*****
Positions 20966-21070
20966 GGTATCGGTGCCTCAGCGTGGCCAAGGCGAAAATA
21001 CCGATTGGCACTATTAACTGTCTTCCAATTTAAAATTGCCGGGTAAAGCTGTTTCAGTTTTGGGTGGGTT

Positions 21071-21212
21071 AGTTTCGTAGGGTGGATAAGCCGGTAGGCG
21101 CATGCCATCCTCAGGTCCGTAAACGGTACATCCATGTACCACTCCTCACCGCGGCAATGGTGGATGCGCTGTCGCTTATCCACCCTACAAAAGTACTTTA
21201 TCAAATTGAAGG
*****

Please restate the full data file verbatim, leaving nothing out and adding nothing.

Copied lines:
Positions 20966-21070
20966 GGTATCGGTGCCTCAGCGTGGCCAAGGCGAAAATA
21001 CCGATTGGCACTATTAACTGTCTTCCAATTTAAAATTGCCGGGTAAAGCTGTTTCAGTTTTGGGTGGGTT

Positions 21071-21212
21071 AGTTTCGTAGGGTGGATAAGCCGGTAGGCG
21101 CATGCCATCCTCAGGTCCGTAAACGGTACATCCATGTACCACTCCTCACCGCGGCAATGGTGGATGCGCTGTCGCTTATCCACCCTACAAAAGTACTTTA
21201 TCAAATTGAAGG